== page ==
Additionally, although the present ignition system is shown in its preferred embodiment utilizing charcoal, other flammable substances may partially or completely replace the charcoal. For example, in an alternative embodiment, some of the charcoal positioning areas may hold wood instead of charcoal. The addition of wood may be desirable to produce a certain flavor in he cooked food.

Additionally, the charcoal pieces 500 used in the tray 100 are preferably composed of substantially pure charcoal. As discussed above, most presently available charcoal briquettes includes a large percentage by weight of fillers such as clay. However, pure charcoal burns at a temperature higher than that of present charcoal briquettes. That is, the briquettes burn at a lower temperature than pure charcoal because the briquettes include the fillers.

However, pure charcoal burns at a temperature that is typically regarded at too hot for cooking food. Indeed, if pieces of pure charcoal are used in the same fashion as briquettes are typically used today (for example, stacked in a pile) then the pure charcoal is indeed too hot for use in cooking food. However, if the pieces of pure charcoal are properly spaced in the grill, the pure charcoal produces an even temperature that is proper for use with cooking.

Thus, the spacing of the charcoal pieces in the tray serves to establish the proper spacing between the pure charcoal briquettes so as to provide the proper temperature for cooking. Additionally, the size of the tray and the number and position of the charcoal pieces in the tray is variable for specific sizes and types of grills.

Thus, the user of the charcoal tray does not have to guess as to the temperature of the cooking surface or have to guess as to how much charcoal should be used. The user merely selects the tray 110 of appropriate size for their grill, places the tray in the grill and ignites the tray. As the tray ignites the charcoal, the tray is consumed, and the user is left with the charcoal pieces in the proper position for use in their grill.

Although the preferred embodiment described above is described with the use of substantially pure charcoal, less pure charcoal may be employed. Using substantially pure charcoal yields the lightest tray because the weight of the tray does not include the weight of any fillers. However, charcoal pieces with fillers may be employed, but such charcoal pieces result in a heavier tray and typically must be positioned closer together because the charcoal pieces with filters typically burn at a lesser temperature than pure charcoal.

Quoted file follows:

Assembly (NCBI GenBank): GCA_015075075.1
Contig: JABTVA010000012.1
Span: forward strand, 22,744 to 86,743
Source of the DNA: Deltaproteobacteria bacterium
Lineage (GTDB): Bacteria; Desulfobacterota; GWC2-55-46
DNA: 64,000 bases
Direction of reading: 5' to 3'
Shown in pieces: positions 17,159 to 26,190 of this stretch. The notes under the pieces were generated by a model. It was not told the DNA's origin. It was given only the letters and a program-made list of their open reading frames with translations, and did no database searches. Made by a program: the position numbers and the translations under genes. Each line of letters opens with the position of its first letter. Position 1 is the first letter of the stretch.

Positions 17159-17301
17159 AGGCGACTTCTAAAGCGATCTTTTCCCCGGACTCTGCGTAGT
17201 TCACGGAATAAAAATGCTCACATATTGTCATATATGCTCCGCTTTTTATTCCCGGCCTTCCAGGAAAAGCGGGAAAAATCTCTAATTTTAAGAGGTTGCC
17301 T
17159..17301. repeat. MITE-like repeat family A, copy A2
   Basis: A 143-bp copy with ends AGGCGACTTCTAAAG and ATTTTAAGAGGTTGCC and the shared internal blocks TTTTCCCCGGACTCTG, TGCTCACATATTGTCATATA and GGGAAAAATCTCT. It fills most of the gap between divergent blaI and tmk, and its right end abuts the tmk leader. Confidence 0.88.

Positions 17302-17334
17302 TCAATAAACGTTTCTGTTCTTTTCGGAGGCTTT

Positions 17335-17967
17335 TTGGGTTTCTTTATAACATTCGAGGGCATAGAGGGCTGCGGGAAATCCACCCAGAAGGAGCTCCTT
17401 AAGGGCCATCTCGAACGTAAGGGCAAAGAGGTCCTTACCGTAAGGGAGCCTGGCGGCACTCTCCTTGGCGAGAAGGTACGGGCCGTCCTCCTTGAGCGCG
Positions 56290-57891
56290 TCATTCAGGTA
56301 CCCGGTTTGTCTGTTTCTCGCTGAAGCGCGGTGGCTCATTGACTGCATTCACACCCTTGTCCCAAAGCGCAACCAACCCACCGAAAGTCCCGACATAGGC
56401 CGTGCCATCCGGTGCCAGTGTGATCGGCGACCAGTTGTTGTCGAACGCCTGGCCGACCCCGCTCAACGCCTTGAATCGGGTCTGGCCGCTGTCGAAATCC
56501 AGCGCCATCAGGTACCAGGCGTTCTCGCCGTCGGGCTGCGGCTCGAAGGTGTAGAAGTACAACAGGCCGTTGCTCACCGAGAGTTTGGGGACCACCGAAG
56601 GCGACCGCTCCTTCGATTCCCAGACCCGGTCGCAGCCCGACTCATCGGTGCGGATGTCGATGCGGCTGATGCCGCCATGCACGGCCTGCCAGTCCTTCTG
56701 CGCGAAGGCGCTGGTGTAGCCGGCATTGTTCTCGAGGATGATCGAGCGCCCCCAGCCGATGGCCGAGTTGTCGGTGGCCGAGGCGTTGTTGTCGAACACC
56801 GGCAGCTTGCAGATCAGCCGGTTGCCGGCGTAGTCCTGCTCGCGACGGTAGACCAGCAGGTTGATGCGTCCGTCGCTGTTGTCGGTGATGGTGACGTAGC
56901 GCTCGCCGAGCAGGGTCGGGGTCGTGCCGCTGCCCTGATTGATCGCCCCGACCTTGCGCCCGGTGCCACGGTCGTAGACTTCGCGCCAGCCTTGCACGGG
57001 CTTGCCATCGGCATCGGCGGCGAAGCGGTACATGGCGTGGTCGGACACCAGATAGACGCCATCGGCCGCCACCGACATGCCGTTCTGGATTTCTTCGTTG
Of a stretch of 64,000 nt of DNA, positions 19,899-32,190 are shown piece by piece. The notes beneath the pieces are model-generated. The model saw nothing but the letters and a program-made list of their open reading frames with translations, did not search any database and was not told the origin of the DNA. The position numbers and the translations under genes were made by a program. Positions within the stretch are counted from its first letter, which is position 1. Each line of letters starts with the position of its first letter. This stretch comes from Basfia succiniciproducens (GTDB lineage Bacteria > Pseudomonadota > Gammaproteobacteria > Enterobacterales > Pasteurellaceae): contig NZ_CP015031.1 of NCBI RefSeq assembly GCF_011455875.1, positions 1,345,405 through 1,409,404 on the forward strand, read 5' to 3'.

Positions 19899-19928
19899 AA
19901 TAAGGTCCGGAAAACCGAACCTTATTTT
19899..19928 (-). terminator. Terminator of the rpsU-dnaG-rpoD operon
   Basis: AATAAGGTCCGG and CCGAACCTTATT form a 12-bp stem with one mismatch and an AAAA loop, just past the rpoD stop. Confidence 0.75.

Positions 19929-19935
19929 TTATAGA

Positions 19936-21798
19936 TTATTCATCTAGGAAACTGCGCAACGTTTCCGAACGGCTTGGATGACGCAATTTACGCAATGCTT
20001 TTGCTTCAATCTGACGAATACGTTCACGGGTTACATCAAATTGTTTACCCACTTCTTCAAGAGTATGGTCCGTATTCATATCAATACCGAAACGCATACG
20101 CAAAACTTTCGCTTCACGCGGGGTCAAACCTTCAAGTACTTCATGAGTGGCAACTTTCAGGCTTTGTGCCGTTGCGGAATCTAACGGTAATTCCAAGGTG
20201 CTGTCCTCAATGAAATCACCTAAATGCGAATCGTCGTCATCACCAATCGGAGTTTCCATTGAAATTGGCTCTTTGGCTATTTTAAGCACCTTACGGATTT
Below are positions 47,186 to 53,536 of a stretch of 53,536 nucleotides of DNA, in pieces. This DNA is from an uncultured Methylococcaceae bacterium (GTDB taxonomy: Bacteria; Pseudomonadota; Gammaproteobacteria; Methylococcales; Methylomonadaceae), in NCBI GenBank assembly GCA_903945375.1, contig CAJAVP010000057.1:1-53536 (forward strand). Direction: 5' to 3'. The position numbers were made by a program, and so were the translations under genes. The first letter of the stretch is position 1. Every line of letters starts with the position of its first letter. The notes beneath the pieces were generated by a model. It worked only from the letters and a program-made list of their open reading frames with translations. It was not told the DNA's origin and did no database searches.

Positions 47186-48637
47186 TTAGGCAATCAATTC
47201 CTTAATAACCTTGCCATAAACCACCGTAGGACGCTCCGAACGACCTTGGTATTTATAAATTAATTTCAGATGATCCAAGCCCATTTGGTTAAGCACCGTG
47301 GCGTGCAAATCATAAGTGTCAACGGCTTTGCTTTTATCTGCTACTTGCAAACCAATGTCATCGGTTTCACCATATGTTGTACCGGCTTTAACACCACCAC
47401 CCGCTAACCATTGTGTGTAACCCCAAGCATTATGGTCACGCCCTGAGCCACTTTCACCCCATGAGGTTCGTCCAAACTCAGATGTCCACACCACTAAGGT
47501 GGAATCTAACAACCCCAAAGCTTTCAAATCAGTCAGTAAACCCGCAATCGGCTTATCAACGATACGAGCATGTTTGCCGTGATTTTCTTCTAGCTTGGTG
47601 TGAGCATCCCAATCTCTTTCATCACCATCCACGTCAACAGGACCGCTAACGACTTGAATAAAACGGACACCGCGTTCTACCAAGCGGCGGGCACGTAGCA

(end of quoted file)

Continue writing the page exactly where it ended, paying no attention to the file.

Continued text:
Thus, by using the tray 110, the user does not need to engage in the messy and unpleasant task of initially positioning the charcoal in the grill prior to ignition. The user simply places the tray in the grill and ignites the tray. Thus, the use of the tray is “touchless” in that the user never needs to touch the charcoal.

Further, the tray is designed to allow the user to easily lift the tray from outer packaging and then easily position or manhandle the tray as the user desires. In this regard, the upper extent of the outer rim 310 preferably includes a ledge or tab that assists the user in holding the tray 110. Further, the contours and structure of the tray, including the triangular charcoal piece center vent 330 are engineered to provide strength to the tray.

Further, the thickness and density of the tray along with the amount of palm oil wax included in the tray is pre-determined to provide a mass of flammable material that burns away at a controlled, desired rate of time so that the tray fully ignites the charcoal before the tray is consumed.

Additionally, the user does not need to engage in the task of repositioning the charcoal once the charcoal is ready for cooking. Instead, the charcoal in the tray is prepositioned so that, once the tray ignites and burns away, the charcoal is properly positioned for grilling. That is, the heat provided by the charcoal is typically very uniform across the grilling surface. One reason that the heat is typically more even across the grilling surface using the present tray than using charcoal briquettes is because there is no surface between the charcoal producing the heat and the grilling surface that may cause the heat to be diverted. For example, when using briquettes, a first briquette may be positioned on top of a second briquette. Consequently, heat produced by the second briquette may be diverted around to the sides of the first briquette. Thus, the first briquette may serve to channel heat unevenly across the grilling surface.